Kinesiotape is a specific type of tape that has a number of uses, the most prominent of which are to normalize muscle firing in the event of an injury, to reduce and prevent muscle spasm, as an active stabilizer of a joint, and to promote lymphatic drainage.
Kinesiotape has become widely popular in the last decade. With the advent of televised olympic sports, it is common to see kinesiotape on athletes in every sport, before, during and after their competitions.
Kinesiotape works on the basis of "proprioception"- a name given to the phenomenon of how the brain knows where the body is in space, without input from other senses. Each of your joints and muscles has many nerve endings that are constantly firing and providing feedback to the brain. The brain in turn, distills this input into a sensory system that allows the body to know where it is at any given moment.
Unfortunately, this system can be falliable. If you have ever walked down stairs expecting another stair at the bottom and discovered you were wrong, you will have observed a failure of this proprioceptive input- sometimes with disastrous or painful results.
Alternatively, this system can be injured. A muscle tear or a bad joint sprain can stop the system from functioning properly, and lead to a reinjury of the joint or muscle, and perpetuate a sprain.
Often, the reason why this system fails is because the muscles are firing incorrectly- they and the joints, THINK they are in a position that, in reality, they are not. This is one reason why it is very easy to resprain an ankle with a simple movement, after it has been previously sprained and insufficiently rehabilitated.
Kinesiotape utilizes this principle of proprioception to encourage the correct mucles to fire and relax, depending on how the tape is applied. With the proper muscle firing, the likelihood of reinjury is low.
Kinesiotape also effectively provides joint stability without restricting motion, making it an excellent option for athletes that are still able to participate in their sports but are currrently rehabilitating an injury. this reduces the liklihood of the injury progressing, and encourages proper muscle firing while training.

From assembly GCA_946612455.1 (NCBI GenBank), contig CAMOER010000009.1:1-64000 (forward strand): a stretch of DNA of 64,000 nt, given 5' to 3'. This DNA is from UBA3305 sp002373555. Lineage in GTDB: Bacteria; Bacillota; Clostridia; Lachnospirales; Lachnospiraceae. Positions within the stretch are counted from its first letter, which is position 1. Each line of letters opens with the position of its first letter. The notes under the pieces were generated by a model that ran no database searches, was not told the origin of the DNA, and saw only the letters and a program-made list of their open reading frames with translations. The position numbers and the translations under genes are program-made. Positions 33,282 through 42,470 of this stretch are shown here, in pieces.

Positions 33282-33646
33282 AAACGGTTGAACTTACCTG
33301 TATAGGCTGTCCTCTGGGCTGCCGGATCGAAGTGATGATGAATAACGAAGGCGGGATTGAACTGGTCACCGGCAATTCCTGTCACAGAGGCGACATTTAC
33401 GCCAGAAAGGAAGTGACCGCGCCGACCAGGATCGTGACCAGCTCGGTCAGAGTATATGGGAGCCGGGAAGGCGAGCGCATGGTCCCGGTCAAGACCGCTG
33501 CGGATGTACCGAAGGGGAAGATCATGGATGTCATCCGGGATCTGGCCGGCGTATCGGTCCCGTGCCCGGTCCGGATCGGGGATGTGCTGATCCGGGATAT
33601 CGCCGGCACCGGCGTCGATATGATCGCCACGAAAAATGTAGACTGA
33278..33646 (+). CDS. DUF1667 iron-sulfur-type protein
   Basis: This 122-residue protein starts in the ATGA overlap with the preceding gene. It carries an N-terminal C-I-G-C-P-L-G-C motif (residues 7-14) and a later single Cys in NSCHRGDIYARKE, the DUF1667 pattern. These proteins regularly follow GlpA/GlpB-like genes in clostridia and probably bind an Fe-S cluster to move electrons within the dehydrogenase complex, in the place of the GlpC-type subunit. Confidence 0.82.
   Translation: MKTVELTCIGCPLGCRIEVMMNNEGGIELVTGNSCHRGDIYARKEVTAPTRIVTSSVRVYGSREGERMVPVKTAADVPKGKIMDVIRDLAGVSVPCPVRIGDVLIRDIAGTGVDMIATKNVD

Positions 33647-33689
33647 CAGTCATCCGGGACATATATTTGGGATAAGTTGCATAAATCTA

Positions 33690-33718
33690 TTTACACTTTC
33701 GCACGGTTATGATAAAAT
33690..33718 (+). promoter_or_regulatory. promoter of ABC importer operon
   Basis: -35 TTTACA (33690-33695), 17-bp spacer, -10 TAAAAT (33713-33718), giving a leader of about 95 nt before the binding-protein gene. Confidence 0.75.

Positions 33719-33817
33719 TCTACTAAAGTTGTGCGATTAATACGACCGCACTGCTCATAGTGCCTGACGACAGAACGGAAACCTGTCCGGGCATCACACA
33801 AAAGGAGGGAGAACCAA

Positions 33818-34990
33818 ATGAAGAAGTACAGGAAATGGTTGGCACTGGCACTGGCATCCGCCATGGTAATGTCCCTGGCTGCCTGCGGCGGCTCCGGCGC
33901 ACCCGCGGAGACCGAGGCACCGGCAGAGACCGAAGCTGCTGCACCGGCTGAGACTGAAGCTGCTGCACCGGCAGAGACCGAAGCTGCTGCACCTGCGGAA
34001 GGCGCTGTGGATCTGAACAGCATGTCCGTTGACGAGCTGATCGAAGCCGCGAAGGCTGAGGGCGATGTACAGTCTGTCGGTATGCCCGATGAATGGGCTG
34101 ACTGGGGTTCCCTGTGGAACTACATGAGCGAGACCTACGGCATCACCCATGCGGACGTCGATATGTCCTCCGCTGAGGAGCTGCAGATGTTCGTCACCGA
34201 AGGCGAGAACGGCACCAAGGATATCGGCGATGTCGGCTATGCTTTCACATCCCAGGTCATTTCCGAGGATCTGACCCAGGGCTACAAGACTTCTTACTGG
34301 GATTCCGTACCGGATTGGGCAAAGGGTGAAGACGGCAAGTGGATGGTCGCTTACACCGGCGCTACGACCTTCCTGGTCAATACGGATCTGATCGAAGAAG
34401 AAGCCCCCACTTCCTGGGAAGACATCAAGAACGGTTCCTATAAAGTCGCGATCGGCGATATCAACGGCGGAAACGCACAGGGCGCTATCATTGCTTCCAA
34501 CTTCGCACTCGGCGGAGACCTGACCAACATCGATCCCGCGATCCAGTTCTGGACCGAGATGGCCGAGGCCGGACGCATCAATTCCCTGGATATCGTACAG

An additional use of kinesiotape is to encourage lymphatic drainage. Oftentimes, the bodies response to injury is to shut down the lymphatic sytem in order to mediate scar tissue formation, however, it is commonly known that reducing inflammation after an injury or surgery will speed up healing: Too much inflamation will encourage the body to lay down an excess amount of scar tissue. this scar tissue, though a necessary response to injury, will also create areas of more fibrous, less elastic tissue over time- which will in itself predispose the area to reinjury.
The lymphatic system is a thin net of vessels that lies just below the surface of the skin. It works through a pump mechanism when you move. By applying the kinesiotape in a specific manner, we can encourage the "pump" system to remain on, and to work harder at removing the inflammation or fluid away from the affected area, and into the blood stream.
This lymphatic drainage application is most obvious with a large bruise. pictured below is a patient who tore his hamstring, resulting in a significant hematoma along his posterior leg.
We applied kinesiotape, and left it on for three days.
This last picture is how the bruise looked after the removal of the kinesiotape, 4 days later. the bruise below the tape is visibly lessened.
She has over a decade of experience treating all calibre of athletes, from the weekend warrior, to the ultramarathoner and professional dancer. If you are wondering if she might be able to effectively treat your injury, please do not hesitate to call or text her at (403) 244-6444.
Please note, Dr. Guthrie has quite a busy schedule. If you reach voice mail, please leave a message and she will get back to you at her earliest available opportunity, typically within two hours.
Active release technique: Spine, Upper, Lower, Nerve entrapments, Since 2002
Graston technique Since 2004
Kinesiotaping Since 2005
Monday and Wednesday: 1-6pm
Tuesday, Thursday and friday: 8-12:30
Dr. Guthrie can be reached at (403) 244-6444 via phone or text, from 8-6 daily. (appointments can be booked outside the above office hours, as she has her phone with her. If you are unable to get her directly, please leave a message and she will return your phone call as soon as she is able.)
Dr. Guthrie's practice is located at:
Suite 406, 320- 23rd Avenue SW
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Clinic hours are staggered for your convenience.
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